How Car Shortages Are Putting the World's Economy at Risk - AIADA
The AIADA featured a NY Times story that worries us.
Turmoil in the auto industry, a powerful engine of the global economy, is threatening decline and sending tremors through companies and communities that depend on carmakers for money and jobs.
For every car or truck that does not roll off an assembly line In the US, Canada, China, Germany, Japan, South Korea, Mexico, Italy, France, UK, Australia, Spain, Russia, India, Brazil, Thailand and others, local jobs are in jeopardy.
The auto industry accounts for about 3 percent of global economic output, and in carmaking countries like Germany, Mexico, Japan, or South Korea, or states like Michigan, the percentage is much higher. A slowdown in automaking can leave scars that take years to recover from.
Carmakers have been able to blunt some of the sting by raising prices, passing on some of the pain to car buyers. The pain is falling hardest on workers and anyone in need of an affordable car.
Auto companies have been allocating scarce chips to high-end and other vehicles that generate the most profit, leading to long waits for less expensive vehicles.
Used car prices are skyrocketing because of the lack of new cars.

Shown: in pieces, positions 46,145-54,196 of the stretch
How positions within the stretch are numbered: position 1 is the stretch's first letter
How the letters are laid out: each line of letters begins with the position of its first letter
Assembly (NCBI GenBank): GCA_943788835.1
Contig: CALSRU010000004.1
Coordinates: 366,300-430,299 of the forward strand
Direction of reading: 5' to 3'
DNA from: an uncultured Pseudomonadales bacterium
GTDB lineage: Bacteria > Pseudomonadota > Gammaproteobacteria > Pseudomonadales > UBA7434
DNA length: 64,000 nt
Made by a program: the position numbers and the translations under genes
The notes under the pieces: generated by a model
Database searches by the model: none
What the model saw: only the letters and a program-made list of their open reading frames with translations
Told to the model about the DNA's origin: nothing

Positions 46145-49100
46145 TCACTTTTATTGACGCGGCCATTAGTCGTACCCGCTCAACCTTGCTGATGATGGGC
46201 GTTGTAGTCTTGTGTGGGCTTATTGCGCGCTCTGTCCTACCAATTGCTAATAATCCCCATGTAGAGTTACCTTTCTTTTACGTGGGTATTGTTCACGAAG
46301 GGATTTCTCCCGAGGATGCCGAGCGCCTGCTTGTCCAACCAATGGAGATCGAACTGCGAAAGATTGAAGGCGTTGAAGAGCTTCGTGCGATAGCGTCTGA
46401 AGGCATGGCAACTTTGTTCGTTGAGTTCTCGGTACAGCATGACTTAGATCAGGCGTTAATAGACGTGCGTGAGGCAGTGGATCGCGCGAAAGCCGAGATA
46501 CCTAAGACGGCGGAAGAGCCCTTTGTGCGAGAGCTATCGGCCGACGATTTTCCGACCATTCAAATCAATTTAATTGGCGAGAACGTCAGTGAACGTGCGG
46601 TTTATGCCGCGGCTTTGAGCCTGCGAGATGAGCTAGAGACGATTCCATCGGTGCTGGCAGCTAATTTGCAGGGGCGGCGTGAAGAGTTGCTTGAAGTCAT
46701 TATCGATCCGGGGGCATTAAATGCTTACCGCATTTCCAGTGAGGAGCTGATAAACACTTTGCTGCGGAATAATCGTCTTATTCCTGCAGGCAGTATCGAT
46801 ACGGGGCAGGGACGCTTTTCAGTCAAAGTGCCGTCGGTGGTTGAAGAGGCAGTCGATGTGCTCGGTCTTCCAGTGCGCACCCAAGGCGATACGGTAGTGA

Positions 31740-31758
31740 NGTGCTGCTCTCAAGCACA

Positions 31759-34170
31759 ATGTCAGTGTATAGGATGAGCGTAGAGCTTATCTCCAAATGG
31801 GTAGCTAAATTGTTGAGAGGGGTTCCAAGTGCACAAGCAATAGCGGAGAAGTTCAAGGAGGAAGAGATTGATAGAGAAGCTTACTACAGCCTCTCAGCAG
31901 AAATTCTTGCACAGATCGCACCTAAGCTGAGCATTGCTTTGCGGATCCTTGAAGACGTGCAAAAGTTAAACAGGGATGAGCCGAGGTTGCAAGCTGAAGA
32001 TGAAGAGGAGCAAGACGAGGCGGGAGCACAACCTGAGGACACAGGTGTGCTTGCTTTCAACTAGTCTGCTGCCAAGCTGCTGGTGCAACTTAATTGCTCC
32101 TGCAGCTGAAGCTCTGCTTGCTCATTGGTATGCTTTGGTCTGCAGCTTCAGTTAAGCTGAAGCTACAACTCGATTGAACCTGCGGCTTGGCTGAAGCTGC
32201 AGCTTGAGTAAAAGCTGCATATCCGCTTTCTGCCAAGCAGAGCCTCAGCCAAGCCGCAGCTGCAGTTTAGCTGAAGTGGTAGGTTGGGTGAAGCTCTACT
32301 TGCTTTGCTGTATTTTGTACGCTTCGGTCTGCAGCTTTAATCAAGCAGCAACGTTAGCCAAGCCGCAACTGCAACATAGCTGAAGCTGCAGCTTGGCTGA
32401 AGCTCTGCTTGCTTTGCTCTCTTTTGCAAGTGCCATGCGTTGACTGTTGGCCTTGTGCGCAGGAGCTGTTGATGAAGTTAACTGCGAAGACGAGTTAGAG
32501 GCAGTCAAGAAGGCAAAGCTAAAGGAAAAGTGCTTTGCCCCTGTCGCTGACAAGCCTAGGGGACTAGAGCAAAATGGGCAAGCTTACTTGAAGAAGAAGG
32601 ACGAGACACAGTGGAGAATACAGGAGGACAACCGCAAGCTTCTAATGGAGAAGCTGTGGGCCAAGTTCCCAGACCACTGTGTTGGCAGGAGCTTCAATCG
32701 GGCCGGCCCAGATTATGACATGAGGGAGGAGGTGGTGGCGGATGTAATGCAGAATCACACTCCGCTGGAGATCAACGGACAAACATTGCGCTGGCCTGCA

Read more here (Source: The New York Times).Worsening Shortages, High Prices Restrain U.S. Manufacturing Activity U.S. manufacturing activity slowed in October, with all industries reporting record-long lead times for raw materials, indicating that stretched supply chains continued to constrain economic activity early in the fourth quarter, reports Reuters. The Institute for Supply Management (ISM) survey on Monday also hinted at some moderation in demand amid surging prices, with a measure of new orders dropping to a 16-month low. Still, demand remains strong as retail inventories continue to be depressed, which should keep manufacturing humming. "Stress in U.S. supply chains isn't abating, lending downside risk to our forecast for GDP growth in the near term and a clear upside risk to the forecast for inflation," said Ryan Sweet, a senior economist at Moody's Analytics in West Chester, Pennsylvania. The motor vehicle industry has been the hardest hit amid a global semiconductor shortage. Transportation equipment manufacturers in the ISM survey said they had diverted chips "to our higher-margin vehicles and stopped or limited the lower-margin vehicle production schedules." Read more here (Source: Reuters).